Beware of tea, the demon weed

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Beware of tea, the demon weed

No Chinese adult is without his cup of tea. Japan is thick with tea gardens. Think Oriental culture, and you think tea.
But in Korea, with tea-soaked China on one side, tea-sodden Japan on the other, the drink of choice is plainly coffee. Even if you go to a “tea house,” proper tea is only one item on the menu. The rest is all herbal infusions: quince, ginger, cinnamon, arrowroot.
Why?
Korea grows fine tea, on the slopes of Mount Jiri, on Jeju Island and around Gwangju.
And tea was once as valued in Korea as in China or Japan. Some credit it to Dangun, founder of the nation. Queen Seondeok of Silla was famous for tea consumption. Munmu, first king of unified Korea, gave tea as an offering to the gods. One entire Goryeo ministry of state dealt with rules for the tea ceremony.
Then came Prohibition.
It was the very popularity of tea during the Goryeo Dynasty that caused its downfall. For Goryeo, all agreed, had grown corrupt, effete, frivolous. Many blamed tea, that noxious weed, for this tendency. Others blamed Goryeo’s devout Buddhism.
For in Korea, as throughout the East, tea is a Buddhist drink. Buddhists say the first tea plant sprang from the eyelids of Bodhidharma, who flung them away so sleep would not interrupt his meditation.
This, of course, explains why tea keeps us awake. Buddhist monks have always used it for alertness during meditation. The famous tea ceremony began as a Buddhist ritual.
Tea produced a complex of Buddhist-based philosophy and aesthetics, in Korea as in Japan and China: “tea culture.” Its core philosophy is summarized in Kakuzo Okakura’s celebrated “Book of Tea”: “Let us dream of evanescence, and linger in the beautiful foolishness of things.”
To the connoisseur (as to the British granny) the essence of tea was a conviction that nothing in particular mattered much. Plainly decadent, dangerous and socially undesirable.
The neo-Confucian Joseon Dynasty began as a reform movement. Sweeping away Goryeo decadence, it naturally targeted tea. Similar reformers in 1920s America targeted alcohol, or in 1950s America, marijuana. Tea drinkers were beatniks, bohemians.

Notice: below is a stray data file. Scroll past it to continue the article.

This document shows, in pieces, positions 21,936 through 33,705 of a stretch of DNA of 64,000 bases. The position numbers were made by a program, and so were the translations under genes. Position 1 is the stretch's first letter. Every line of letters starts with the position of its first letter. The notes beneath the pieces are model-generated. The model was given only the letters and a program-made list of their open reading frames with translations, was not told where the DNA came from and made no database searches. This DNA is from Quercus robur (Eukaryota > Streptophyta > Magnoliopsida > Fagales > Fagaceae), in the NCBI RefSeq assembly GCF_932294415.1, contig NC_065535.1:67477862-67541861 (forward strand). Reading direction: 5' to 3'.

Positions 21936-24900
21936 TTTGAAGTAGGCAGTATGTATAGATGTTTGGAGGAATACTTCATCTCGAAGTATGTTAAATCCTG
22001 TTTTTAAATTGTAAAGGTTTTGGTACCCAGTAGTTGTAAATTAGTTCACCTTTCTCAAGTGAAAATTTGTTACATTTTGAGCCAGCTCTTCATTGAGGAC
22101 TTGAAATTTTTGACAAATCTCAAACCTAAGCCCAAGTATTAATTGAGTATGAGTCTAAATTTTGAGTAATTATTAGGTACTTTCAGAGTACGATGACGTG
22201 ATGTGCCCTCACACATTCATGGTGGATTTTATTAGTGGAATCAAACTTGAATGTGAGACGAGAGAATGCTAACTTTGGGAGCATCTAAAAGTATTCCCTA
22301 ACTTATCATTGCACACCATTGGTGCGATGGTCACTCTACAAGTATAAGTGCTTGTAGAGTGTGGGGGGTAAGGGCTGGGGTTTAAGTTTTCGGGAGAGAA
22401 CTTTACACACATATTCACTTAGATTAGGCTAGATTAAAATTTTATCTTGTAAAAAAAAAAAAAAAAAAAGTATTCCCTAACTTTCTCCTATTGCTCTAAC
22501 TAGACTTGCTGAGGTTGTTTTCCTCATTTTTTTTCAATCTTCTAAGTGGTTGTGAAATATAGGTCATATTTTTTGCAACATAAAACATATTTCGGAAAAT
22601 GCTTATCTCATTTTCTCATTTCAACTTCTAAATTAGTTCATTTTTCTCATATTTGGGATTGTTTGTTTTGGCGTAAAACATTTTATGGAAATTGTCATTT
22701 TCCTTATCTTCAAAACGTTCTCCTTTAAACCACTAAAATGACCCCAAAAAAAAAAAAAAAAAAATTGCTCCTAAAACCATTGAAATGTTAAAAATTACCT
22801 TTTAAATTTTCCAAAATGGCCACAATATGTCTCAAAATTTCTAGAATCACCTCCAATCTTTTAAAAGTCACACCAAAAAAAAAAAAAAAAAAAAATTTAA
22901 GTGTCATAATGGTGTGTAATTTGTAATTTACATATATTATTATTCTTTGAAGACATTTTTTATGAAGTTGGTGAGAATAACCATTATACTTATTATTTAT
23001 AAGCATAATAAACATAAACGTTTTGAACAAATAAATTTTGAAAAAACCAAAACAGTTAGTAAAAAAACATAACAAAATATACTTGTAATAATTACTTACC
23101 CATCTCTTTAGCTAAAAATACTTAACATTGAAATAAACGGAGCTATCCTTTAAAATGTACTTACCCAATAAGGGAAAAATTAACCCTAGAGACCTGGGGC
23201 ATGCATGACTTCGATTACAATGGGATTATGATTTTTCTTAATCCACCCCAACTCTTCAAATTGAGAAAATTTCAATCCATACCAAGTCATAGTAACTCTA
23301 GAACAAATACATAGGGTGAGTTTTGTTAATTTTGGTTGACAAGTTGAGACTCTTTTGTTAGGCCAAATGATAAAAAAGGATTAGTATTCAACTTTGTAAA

At Joseon’s apex, the great King Yongjo banned tea outright, along with alcohol, for the same reasons.
Then, just as during American Prohibition, the acceptable excuse for drinking tea was “for medicinal purposes only.” Many soon were stricken with appropriate minor, chronic illnesses. As the ban and stigma lifted, they retained their taste for these brews; just as many Americans drink liqueurs like Benedictine, Chartreuse, or goldwasser, though all were originally medicines.
Hence the herbal teas in every Korean tabang, grocery, or restaurant. A Chinese meal is served with tea; a Korean meal is served with bori cha, an infusion of roasted barley. Barley reduces heavy metals and prevent cancer. Ginseng (insam) tea, famously, gives stamina. Citron (yuja) tea is for colds and sore throats. Then there are ssanghwa, omija, jujube (daechu) and Job’s tears (yulmu) tea: The menu in a Korean tabang is the inventory of traditional Korean medicine.
All in small doses, admittedly; but have no doubt, this is serious medicine. The story is told of a Chinese scholar long ago wandering in distant parts. He came upon a young girl beating an old man viciously. Horrified, he rushed to stop her.
“What has he done,” he inquired, “that you beat him?”
“He keeps forgetting his gugija tea. See how old it makes him look.”
“Is that any reason to beat your elder?”
“Elder? I’m his mother. And even I am only 300!”
For obvious reasons, you might want to try gugija (matrimony vine) tea yourself. Look for it in any corner store. Improbably failing that, any imaginable botanical can be found in the Gyongdong herb market. Take subway line No. 1 to Cheongnyangni Station. Walk west to Gosanja-ro.


by Stephen K. Roney

Stephen Roney teaches at the University College of the Cariboo in Kamloops, British Columbia.
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